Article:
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Musician Bonnie Pointer passes away at age 69


Bonnie Pointer, who with siblings Ruth, Jean and Anita comprised the chart-topping quartet  The Pointer Sisters, died this week in Los Angeles at the age of 69 from cardiac arrest, according to publicist Roger Neal.

“It is with great sadness that I have to announce to the fans of the Pointer Sisters that my sister, Bonnie, died this morning,” fellow Pointer sister Anita said in a statement. “Our family is devastated. On behalf of my siblings and I and the entire Pointer family, we ask for your prayers at this time.”

She added that her sister “was my best friend. We talked every day and never had a fight in our lives. I already miss her-and I will see her again one day.”

The Pointers began singing together in their father’s church in Oakland more than 50 years ago. Their mother, the late Sarah Pointer, recalled in a 1974 interview that Bonnie “always told me, ‘Mother, I want something for myself. I want to be somebody in this world.”’

In the late 1960s, Bonnie and sister June began performing in San Francisco clubs, and, with third sister Anita, worked sessions with Boz Scaggs, Taj Mahal, Dave Mason and others.

In 1972, eldest sister Ruth left her office job to join the group after they signed with Atlantic. Their debut album fizzled, but the next year they hit with the self-titled disc containing the top 20 single, “Yes We Can Can.” At the time the group revived a fashion trend with their 1940’s-style attire. The Pointers achieved its greatest commercial success as a trio during the 1980s.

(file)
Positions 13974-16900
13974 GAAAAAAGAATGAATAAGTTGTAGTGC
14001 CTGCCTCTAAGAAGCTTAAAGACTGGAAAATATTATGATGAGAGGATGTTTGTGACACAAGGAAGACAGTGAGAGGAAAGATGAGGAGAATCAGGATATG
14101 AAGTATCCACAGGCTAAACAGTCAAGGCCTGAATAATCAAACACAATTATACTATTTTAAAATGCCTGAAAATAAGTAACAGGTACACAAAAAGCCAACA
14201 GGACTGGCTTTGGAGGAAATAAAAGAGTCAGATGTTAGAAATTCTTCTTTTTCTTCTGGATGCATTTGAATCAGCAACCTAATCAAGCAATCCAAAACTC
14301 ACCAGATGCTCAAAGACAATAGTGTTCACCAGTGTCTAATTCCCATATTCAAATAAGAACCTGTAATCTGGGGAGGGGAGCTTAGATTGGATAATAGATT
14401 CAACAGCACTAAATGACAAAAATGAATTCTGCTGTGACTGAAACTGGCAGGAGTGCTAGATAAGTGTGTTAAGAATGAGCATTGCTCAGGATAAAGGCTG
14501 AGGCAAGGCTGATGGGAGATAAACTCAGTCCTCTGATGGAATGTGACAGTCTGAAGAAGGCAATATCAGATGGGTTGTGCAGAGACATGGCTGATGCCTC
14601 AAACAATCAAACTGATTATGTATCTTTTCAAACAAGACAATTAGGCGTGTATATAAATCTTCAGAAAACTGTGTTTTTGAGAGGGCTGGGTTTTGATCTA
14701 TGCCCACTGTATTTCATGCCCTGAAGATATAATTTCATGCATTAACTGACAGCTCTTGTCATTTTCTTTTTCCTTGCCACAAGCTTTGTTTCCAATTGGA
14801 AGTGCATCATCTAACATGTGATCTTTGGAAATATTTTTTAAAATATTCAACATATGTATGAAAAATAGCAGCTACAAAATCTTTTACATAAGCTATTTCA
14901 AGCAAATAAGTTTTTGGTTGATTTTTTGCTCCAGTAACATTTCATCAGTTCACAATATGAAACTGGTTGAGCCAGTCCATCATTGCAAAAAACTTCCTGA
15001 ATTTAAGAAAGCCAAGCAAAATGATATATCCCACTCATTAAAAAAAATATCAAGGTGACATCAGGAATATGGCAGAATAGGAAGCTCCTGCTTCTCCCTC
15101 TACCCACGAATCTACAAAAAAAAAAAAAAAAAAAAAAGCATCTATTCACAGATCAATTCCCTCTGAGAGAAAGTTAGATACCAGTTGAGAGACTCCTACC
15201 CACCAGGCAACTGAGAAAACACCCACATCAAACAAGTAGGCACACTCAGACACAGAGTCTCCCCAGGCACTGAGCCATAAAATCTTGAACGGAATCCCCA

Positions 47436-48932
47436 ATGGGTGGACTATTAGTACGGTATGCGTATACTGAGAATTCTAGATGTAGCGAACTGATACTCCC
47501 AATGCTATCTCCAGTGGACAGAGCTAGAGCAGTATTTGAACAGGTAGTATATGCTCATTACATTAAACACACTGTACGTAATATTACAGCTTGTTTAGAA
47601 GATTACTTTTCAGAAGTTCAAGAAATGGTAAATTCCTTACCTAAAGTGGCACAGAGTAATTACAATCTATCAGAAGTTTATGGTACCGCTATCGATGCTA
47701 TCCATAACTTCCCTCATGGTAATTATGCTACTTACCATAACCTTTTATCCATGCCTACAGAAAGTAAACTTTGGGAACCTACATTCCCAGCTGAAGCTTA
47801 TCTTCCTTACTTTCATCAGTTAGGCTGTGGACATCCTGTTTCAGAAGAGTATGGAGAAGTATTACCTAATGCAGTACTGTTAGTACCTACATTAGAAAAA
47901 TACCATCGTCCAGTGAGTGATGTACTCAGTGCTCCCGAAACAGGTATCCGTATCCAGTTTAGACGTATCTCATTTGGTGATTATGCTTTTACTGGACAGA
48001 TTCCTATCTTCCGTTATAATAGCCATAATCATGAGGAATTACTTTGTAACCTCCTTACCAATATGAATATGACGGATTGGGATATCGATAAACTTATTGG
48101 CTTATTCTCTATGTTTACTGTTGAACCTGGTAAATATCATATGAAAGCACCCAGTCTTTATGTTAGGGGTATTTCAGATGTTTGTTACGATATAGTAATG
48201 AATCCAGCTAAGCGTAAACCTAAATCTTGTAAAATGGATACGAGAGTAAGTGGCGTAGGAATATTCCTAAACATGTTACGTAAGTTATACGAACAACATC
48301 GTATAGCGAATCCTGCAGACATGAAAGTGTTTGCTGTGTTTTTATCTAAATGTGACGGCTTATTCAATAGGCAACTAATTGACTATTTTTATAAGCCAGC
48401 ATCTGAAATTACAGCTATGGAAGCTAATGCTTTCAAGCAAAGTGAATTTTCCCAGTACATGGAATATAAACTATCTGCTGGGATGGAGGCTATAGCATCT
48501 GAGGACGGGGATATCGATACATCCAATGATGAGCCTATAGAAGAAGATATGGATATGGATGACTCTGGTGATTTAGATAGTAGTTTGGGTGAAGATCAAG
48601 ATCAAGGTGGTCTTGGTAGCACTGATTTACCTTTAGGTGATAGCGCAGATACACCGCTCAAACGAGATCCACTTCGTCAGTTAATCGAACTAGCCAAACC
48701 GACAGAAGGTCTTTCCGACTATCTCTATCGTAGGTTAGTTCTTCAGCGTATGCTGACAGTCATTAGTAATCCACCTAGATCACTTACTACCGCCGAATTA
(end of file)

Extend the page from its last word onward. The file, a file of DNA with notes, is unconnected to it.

Bonnie recorded five albums with sisters Ruth, Anita and June, co-writing the act’s country hit “Fairytale” with Anita. The song won the group its first Grammy Award-for best country duo or group in 1975. The sisters were the first Black group to perform at the Grand Ole Opry.

Bonnie left the quartet in the mid-1970s to pursue a solo career. Her biggest hit was “Heaven Must Have Sent You,” which became a disco favorite in 1979.

Anita and Bonnie Pointer recently released “Feels Like June,” a song in honor of their sister June, who died in 2006.

“The Pointer Sisters would never have happened  had it not been for Bonnie,” Anita said Monday.

Bonnie, once married to Motown Records executive Jeffrey Bowen, is survived by brothers Aaron and Fritz and sisters Ruth and Anita Pointer.

Memorial services were not immediately announced.